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Leadership in a Complex Risk Environment – 6 Skills for the Chief Risk Officer (CRO)

Release Date: August 2023
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Our previous article discussed the skills required of a Chief Risk Officer (CRO) at a professional service firm. Much of the broader discussion of the role’s required qualities focuses on the commonly attributed qualities of leadership.*

Beyond risk management expertise, and a pure downside focus, the CRO should participate in strategic decision making around risk tolerability and desirability. This legitimate balanced viewpoint may be missing.

Thus, the role brings together sector and firm knowledge alongside the disciplines of finance, strategy, and risk management.

What are the building blocks for success?

Key questions on identifying suitable candidates:

  • Promoting from within has clear advantages but some argue that it may present risks of bias and a lack of skepticism. An outsider will have different challenges particularly perhaps in a professional service firm? Persuasion and influencing skills are high on the agenda.
  • Is knowledge of the organization, or of risk management more important?
  • An increasingly complex risk environment now includes emerging threats such as cybercrime, climate change, and pandemics. The required skill set becomes very diverse.

The Institute of Risk Management (IRM) view

The IRM (a UK trade body) recently published an article, “Top 6 risk management skills and why you need them”. This offers helpful insights. Their six traits are highlighted below, with comments.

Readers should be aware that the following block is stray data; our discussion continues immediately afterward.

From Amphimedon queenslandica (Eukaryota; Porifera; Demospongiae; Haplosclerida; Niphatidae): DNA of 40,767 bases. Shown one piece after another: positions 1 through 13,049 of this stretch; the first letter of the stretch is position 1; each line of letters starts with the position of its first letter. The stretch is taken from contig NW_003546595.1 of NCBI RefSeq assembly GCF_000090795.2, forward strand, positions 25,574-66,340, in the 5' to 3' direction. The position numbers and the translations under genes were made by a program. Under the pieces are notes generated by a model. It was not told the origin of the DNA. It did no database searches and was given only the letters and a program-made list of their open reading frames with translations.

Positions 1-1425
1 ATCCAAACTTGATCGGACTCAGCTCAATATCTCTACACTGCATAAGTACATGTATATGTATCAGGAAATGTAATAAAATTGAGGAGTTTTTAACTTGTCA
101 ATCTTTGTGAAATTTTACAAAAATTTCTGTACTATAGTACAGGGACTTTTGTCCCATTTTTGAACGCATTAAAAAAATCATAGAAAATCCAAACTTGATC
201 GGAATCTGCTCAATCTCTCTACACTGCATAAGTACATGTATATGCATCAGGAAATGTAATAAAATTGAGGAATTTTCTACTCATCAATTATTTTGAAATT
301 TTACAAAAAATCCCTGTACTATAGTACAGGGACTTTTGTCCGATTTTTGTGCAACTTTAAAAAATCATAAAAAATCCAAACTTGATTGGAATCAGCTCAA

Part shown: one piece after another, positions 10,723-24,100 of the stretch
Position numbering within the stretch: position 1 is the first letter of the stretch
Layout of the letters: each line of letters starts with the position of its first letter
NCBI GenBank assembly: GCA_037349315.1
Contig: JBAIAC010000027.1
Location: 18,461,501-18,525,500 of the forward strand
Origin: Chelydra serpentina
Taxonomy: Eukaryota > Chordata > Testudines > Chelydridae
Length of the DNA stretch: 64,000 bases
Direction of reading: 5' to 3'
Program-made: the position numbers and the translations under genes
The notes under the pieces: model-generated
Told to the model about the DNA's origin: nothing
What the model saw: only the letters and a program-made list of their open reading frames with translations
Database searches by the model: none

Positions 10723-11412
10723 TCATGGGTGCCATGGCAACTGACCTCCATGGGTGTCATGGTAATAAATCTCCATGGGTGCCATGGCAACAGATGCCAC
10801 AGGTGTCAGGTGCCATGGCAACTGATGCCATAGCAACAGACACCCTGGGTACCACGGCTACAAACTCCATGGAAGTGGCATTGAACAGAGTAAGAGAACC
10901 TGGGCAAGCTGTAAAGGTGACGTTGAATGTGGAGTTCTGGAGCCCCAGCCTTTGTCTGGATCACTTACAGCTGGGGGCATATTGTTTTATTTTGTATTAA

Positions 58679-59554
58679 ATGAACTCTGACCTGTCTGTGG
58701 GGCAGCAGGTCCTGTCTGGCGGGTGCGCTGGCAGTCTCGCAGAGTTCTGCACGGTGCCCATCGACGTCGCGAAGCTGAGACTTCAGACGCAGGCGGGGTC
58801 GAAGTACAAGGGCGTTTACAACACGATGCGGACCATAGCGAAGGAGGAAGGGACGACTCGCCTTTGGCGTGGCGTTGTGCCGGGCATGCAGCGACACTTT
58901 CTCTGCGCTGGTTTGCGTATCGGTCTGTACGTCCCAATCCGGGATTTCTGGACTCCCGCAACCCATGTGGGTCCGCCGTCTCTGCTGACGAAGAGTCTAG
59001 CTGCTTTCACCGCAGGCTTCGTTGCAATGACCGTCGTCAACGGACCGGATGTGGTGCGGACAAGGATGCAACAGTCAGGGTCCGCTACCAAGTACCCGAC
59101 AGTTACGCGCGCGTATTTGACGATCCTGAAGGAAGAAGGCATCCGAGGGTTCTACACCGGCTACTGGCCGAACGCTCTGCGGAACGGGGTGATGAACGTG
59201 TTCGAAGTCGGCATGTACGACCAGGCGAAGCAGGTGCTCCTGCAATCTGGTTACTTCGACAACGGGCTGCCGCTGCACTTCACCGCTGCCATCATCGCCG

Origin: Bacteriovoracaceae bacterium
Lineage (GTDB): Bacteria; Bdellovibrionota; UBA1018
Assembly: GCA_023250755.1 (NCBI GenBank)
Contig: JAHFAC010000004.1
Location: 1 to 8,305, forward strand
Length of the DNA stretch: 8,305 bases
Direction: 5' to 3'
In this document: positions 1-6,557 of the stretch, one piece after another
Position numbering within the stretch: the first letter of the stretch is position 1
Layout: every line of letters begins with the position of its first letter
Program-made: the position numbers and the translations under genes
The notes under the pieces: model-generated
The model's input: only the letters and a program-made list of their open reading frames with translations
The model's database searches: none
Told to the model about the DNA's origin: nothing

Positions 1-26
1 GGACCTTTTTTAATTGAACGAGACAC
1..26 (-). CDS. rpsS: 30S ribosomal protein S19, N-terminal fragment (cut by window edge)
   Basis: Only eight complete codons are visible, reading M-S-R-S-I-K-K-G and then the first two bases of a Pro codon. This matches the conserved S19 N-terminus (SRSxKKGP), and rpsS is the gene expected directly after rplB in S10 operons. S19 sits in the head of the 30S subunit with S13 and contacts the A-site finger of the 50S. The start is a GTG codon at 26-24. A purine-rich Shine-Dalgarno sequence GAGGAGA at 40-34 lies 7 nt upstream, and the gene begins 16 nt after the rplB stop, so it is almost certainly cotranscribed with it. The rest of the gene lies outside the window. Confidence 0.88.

• Technical Expertise: Familiarity with risk management principles, methodologies, and tools. Understanding the current operational, financial, strategic, and compliance risks, and the mitigation responses.
  • Data Analysis and Modelling: Use data to identify patterns, trends, and risks. Use data analysis to make informed decisions.
  • Communication and Stakeholder Management: Communicate risk exposures and complexities internally and externally, including with regulators. Risk management is devolved through the organization. Negotiation and relationship building skills would come with a client facing background.
  • Business Acumen: Current on industry trends and regulatory frameworks. Understanding the relationships between organizational strategies and risk exposures.
  • Leadership and Collaboration: Classic skill sets for any manager: teamwork, problem-solving, and building consensus for necessary action.
  • Adaptability and Continuous Learning: The risk landscape is dynamic, and risks are increasingly interdependent.

Does an almost impossible list of skills emerge? A firefighter and a diplomat, capable of understanding current risks and identifying emerging threats, while avoiding bias with the ability to influence key people internally and externally.

Today’s risk environment challenges traditional frameworks and presents multiple challenges to the risk management function. Here are some concluding thoughts around a CRO’s contribution:

  • With the continuing adoption of new technology and multiplying cyber threats, increasingly everything will revolve around technology. Being up to date with technology application in the firm and awareness of the risks are vital competencies. This is possibly the biggest single source of reputation risk?
  • Finance and risk are close relatives but, in the professions, legal and regulatory risks are very prominent.
  • A multidisciplinary skill set allows the CRO to be the “go to” person for problems, able to give direction, if not the answer. Taking steps to build a risk aware culture and communicating the firm’s risk appetite could build the internal collaboration and trust required to fulfil that role.

To quote somebody very much in the news, “We know that the only way to avoid error is to detect it and that the only way to detect it is to be free to inquire.” J. Robert Oppenheimer

* Geary, Jennifer, How to be a Chief Risk Officer, Kindle Direct Publishing 2022 provides a comprehensive explanation of the role and the management of organizational risk.


The Professional Services Practice at Aon values your feedback. If you have any comments or questions, please contact Keith Tracey.

Keith Tracey
Managing Director